Nicki Minaj—“Queen” (Young Money Entertainment /Cash Money Records)
On the first moments of listening to rapper Nicki Minaj’s fourth studio album, “Queen,” it become apparent that Minaj worked painstakingly hard on the album’s presentation. “Queen” takes hip-hop music production to another level, and her humor, maturity and vulnerability flows naturally like a river or stream that has been taking its course throughout the Earth for a millennium. “Queen” is a natural masterpiece. It’s more than a hip-hop classic. It’s art that makes very clear that the artist truly cares about what she puts out into the world. Persona aside, the album will take you by surprise, not because Minaj wasn’t always talented, but because she made hip-hop a postmodern, very human art form with this album.
Lil Wayne—“Tha Carter V” (Young Money Entertainment/Republic Records/ Universal Music Group)
Lil Wayne’s “Tha Carter V” is a moving ode to his strong, but trauma-riddled relationship with his mother. Whereas in the previous album of Tha Carter series, “Tha Carter IV,” Wayne began his album by cursing niggers and hoes, he takes a sharp new direction in allowing his mother to speak from the heart, thanking and wishing him well in “Tha Carter V”. Like Minaj’s 2018 release, we see a huge leap of maturity, honesty, confessions of wrongdoing and pain and gratefulness. Wayne does humility on “Tha Carter V,” and that’s OK. It’s better to listen to a rapper consider himself a guru (with respect to the late rapper, Guru) in 2018, instead being inundated with messages of misogyny and ignorance of one’s place in the world.
The Internet—“Hive Mind” (Columbia Records)
The jazzy, neo R&B album, “Hive Mind” by the young seven-member band, The Internet, is gifted with 26-year-old producer and songwriter Syd Tha Kyd’s sultry voice and natural musical sensibilities. The entire band is incredible, giving “Hive Mind” a group chemistry that can be compared to amazing Black live acts such as The Roots and Janelle Monáe. The album is a bit subtle, avoiding over the top solos and standout performances (which they’re all capable of). Instead, they choose to create a gelled, fun album on which all the members seem to have the same goal: releasing a listenable, sensual and light neo R&B album.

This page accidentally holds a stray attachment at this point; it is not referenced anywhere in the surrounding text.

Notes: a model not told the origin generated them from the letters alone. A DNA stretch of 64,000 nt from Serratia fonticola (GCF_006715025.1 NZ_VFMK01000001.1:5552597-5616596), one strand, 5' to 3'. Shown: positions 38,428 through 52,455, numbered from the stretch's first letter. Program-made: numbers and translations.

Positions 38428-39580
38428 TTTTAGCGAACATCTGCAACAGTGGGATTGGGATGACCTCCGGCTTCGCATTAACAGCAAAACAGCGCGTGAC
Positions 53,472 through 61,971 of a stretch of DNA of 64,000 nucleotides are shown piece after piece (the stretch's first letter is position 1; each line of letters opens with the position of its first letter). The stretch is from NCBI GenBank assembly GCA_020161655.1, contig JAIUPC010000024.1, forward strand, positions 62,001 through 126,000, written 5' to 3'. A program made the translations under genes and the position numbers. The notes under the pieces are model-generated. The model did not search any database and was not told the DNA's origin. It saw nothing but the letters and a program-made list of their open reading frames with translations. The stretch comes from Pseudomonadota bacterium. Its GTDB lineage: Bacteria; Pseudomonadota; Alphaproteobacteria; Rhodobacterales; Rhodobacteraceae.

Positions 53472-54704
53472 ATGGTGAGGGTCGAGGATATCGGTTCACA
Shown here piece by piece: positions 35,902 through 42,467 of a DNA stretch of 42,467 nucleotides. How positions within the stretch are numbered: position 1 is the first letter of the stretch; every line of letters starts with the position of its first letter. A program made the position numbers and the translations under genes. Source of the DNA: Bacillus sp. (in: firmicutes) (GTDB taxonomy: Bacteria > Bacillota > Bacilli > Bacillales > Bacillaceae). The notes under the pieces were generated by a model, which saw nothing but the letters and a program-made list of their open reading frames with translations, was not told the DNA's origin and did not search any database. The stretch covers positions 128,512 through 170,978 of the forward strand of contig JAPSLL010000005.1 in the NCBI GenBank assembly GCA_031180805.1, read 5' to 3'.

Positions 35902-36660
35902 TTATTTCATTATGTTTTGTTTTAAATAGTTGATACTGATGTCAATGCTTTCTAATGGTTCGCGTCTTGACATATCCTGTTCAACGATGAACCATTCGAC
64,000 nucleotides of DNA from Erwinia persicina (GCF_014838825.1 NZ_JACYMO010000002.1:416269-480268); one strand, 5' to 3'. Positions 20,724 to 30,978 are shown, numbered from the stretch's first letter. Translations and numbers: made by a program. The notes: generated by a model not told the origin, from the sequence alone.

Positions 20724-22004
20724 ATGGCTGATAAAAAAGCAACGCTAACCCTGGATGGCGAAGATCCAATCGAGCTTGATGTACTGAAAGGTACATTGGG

Janelle Monáe—“Dirty Computer” (Bad Boy Records)
Breakout virtuoso, Janelle Monáe offers an afro-futuristic album that acts as a social commentary of the current technological times, mixed with the acknowledgement of the Black experience of the past and her dreams of wanting to live a happy and full life. It’s a stunning pop album that features musical legends such as the Beach Boys’ Brian Wilson, who contributes to the opening title track, “Dirty Computer.”
Makaya McCraven—“Universal Beings” (International Anthem)
Drummer and composer, Makaya McCraven recorded an epic four-part album entitled “Universal Beings” this year. The album features some of the best Black instrumentalists and composers of today such as harpist Brandee Younger, cellist Tomika Reid and British saxophonist Shabaka Hutchings. The album’s four sessions were broken up by the location of the recordings, showcasing improvised bands performing together in New York City, Los Angeles, Chicago and Los Angeles. McCraven wanted to break free of the idea of the “local music scene,” which many times can result in competition among artists via the press. The album is diverse to show unity and global talent, rather than him recording and releasing sessions from this current location in Chicago. This album has all to do with breaking the mold of divisiveness between musicians and arts regions and showing a collection of modern jazz that transcends tradition and close minded consciousness toward what is possible in jazz and creative music.